For reality holds within itself no hidden kernel of self-understanding, of theory, of truth, like a stone inside a fruit. We have to manufacture those.
— Comolli & Narboni, “Cinema/Ideology/Criticism”
I’m up late, reveling in my Film Theory reading for tomorrow’s class: ideology day. Having recovered from the cogency of Peter Wollen’s argument in favor of Godard’s counter-cinema, those Seven Cardinal Virtues dismantling Hollywood-Mosfilm’s Seven Deadly, I was drawn back to the suddenness of this quote from my first reading by the Cahiers du Cinema re-manifesto of sorts that Jean-Luc Comolli and Jean Narboni penned in 1959.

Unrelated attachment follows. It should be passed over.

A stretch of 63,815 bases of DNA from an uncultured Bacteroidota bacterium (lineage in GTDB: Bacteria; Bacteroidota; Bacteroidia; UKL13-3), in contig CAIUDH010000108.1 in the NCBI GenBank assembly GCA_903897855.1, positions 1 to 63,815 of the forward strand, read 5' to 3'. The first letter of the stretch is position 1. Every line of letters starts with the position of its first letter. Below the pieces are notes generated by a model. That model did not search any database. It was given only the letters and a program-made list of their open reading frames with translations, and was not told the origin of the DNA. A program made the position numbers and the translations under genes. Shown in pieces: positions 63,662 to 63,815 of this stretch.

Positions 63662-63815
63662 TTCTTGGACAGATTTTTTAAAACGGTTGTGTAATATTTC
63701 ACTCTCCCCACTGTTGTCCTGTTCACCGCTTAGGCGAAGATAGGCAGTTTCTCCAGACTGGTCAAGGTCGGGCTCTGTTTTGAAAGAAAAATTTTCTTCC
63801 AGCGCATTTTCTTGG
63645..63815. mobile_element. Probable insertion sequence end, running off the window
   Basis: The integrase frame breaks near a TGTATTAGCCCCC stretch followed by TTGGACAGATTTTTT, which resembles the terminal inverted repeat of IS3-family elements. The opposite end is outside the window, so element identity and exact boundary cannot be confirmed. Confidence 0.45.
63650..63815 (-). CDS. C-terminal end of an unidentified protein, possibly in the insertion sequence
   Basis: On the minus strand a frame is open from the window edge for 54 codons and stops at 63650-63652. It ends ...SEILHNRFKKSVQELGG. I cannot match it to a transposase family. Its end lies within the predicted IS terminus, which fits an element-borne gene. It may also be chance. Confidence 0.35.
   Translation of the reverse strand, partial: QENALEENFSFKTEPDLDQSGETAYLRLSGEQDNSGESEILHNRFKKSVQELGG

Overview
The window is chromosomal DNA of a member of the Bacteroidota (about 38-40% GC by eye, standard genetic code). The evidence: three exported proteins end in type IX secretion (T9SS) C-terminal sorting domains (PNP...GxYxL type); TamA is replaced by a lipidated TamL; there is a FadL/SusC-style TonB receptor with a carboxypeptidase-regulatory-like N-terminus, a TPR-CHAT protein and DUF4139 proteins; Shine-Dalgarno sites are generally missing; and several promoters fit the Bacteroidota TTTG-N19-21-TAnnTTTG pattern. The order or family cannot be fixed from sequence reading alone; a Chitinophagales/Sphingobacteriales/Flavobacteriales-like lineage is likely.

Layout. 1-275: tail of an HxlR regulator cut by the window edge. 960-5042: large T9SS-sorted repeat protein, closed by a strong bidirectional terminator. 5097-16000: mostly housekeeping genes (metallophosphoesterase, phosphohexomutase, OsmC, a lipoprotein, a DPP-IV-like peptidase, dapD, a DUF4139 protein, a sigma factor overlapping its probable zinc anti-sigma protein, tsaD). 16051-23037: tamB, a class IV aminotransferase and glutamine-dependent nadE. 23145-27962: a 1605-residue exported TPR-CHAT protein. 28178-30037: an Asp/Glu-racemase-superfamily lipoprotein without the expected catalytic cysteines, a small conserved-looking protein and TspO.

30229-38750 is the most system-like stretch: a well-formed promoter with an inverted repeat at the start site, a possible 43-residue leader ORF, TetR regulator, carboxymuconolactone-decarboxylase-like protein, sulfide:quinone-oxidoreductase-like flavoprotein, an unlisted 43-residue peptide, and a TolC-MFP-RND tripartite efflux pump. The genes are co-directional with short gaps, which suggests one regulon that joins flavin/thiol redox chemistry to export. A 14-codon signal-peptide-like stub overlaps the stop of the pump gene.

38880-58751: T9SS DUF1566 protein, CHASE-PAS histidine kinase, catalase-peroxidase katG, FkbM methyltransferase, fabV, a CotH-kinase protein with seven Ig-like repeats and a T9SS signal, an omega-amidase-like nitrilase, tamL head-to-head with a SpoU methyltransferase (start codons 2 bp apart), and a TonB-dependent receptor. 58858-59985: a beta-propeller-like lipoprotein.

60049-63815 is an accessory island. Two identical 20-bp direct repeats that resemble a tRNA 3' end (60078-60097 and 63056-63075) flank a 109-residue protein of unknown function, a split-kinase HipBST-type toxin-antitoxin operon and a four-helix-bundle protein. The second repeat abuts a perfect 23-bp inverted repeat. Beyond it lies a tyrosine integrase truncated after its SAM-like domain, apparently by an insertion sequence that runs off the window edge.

Given my current courses, I am constantly thinking about the nature of nonfiction, and here the two theorists speak directly to my own conceptions of the ‘genre’ (if we can call it such, which I am still on the fence about — this would necessitate turning to Richard Altman’s semantic/syntactic approach to film genre, which is beyond the scope of my midnight musings). I have been making and watching a lot of cinema verite and direct cinema and documentary, all of which are essentially stabs at truthiness — but these theories of ideology seem spot on. I know that I am manufacturing ‘truth,’ and consuming manufactured ‘truth’ in these nonfiction forms. To find this empirical realization uttered so powerfully in the midst of my reading on the ideology of predominately narrative film — a moment to be added to Sandor Krasna’s list of things that “quicken the heart.”